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Energy

Exclusive: Russia's VTB to stay in grain business for next 3-5 years - CEO

MOSCOW (Reuters) - Russia's VTB VTBR.MM bank, which has transformed itself into a major grain trader within a year, plans to remain in the grain business for the next three to five years, Andrey Kostin, the chief executive of the state-controlled lender, told Reuters.

FILE PHOTO: A combine harvests wheat in a field of Triticum farm in Omsk region, Russia September 16, 2020. REUTERS/Alexey Malgavko/File Photo

VTB, Russia’s second biggest bank, has become the largest operator of domestic grain infrastructure after it snapped up a number of assets last year. In April, it sold nearly a half of its grain unit, the Demetra Holding, to two other Russian firms.

“I believe that we will be in this project for the next three to five years, more likely five,” Kostin said in remarks cleared for publication on Wednesday. “A lot needs to be done to develop the grain market’s infrastructure.”

Russia is one of the world’s largest wheat exporters. A year ago, VTB told Reuters that it planned to expand its grain business and then exit it.

Asked what else VTB needed to do, Kostin said that grain infrastructure, such as roads and railway hubs, needed to be improved and that the bank was also looking to strengthen its grains team further.

“All these things are in our focus, as well as external market developments where we are more and more actively trying to enter with our Russian grain,” Kostin said.

YANDEX AND AEROFLOT

Asked whether the bank was looking for closer ties with Russia's top search engine Yandex YNDX.O, in which VTB had a minority stake, Kostin said:

“We’d like that. But it is important for our partners to have the same desire too... We are of course interested in full-scale partnership.”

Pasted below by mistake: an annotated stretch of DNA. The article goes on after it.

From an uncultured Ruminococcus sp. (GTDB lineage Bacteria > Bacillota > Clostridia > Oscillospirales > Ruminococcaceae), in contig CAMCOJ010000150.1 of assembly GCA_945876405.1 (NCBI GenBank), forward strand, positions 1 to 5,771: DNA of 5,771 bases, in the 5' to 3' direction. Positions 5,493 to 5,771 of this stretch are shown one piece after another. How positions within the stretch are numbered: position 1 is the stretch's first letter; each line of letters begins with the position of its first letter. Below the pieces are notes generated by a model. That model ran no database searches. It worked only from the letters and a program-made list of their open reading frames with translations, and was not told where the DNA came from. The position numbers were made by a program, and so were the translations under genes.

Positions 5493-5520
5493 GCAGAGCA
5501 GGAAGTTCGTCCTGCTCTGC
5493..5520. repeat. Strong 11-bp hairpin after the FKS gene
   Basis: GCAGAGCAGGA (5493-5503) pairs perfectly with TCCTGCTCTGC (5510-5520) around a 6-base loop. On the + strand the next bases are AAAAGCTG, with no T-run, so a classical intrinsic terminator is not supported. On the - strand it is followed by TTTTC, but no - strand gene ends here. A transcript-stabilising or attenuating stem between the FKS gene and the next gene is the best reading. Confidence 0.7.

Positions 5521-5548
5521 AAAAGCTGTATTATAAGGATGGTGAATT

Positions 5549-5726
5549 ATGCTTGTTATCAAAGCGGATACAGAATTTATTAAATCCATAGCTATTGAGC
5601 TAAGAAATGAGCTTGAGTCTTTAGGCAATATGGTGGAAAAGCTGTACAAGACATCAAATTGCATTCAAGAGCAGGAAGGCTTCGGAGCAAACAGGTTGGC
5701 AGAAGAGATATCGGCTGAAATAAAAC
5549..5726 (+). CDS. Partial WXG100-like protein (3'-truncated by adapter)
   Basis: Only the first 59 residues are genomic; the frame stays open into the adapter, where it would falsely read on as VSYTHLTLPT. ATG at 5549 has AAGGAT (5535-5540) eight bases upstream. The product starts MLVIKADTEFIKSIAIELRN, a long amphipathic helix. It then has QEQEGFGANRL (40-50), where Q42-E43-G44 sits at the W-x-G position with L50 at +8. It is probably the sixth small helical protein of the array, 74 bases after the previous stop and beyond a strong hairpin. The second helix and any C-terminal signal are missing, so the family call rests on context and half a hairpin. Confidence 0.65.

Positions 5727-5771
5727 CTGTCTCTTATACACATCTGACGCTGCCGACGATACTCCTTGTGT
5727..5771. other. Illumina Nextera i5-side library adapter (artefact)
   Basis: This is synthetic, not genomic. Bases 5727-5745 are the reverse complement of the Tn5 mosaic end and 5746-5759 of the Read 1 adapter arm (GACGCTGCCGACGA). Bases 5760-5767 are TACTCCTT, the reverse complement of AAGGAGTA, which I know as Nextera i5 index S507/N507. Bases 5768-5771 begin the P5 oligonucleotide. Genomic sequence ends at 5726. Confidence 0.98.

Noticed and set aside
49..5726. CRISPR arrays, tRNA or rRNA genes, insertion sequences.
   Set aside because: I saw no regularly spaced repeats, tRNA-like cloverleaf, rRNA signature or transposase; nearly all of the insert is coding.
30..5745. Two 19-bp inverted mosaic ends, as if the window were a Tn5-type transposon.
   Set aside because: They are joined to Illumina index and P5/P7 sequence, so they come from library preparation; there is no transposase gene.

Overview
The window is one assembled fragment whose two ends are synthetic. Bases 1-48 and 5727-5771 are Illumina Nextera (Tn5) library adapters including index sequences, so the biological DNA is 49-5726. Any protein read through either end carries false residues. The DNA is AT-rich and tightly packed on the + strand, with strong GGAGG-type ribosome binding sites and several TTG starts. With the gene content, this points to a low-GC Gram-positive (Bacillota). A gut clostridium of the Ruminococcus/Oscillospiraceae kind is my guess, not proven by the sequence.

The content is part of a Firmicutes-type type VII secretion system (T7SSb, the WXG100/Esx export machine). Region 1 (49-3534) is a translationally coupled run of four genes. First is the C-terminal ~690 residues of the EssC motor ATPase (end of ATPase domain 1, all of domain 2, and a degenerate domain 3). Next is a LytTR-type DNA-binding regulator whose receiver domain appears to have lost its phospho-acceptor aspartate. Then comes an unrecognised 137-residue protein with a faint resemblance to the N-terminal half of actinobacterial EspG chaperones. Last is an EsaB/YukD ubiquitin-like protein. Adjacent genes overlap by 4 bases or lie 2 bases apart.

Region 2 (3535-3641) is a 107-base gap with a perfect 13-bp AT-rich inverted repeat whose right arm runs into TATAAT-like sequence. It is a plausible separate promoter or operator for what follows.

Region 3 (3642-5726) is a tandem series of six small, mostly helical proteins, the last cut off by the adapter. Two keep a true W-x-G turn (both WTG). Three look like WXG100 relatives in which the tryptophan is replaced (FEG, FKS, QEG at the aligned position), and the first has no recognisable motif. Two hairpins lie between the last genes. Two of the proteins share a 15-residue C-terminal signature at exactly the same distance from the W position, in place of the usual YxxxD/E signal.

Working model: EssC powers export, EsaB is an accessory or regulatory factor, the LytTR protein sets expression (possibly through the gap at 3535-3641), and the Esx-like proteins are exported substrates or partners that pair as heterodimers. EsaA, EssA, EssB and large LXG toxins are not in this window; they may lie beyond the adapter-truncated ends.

VTB became a minority shareholder in Yandex this year after the company raised funds to buy out another state bank, Sberbank SBER.MM, from their former joint marketplace Yandex.Market.

The deal was part of a divorce with Sberbank after Yandex and Russia’s top bank failed to agree on a strategy for their joint assets.

Kostin, asked whether VTB and Yandex should consider joint banking services, said:

“I believe that they (Yandex) need to develop financial services, but how and with whom - this question needs deep study.”

VTB, with other investors, also bought into the secondary share offering of Aeroflot, Russia’s top airline. That was part of the state’s effort to support the flagship carrier which has been hard hit by a slump in travel caused by the coronavirus pandemic.

Kostin said that VTB directly bought 5 billion roubles ($66 million) worth of Aeroflot shares and planned to keep this stake until after the airline’s share price increases. He did say when he expected that to happen. Aeroflot raised a total of 80 billion roubles.

Reporting by Tatiana Voronova and Katya Golubkova; Editing by Tomasz Janowski

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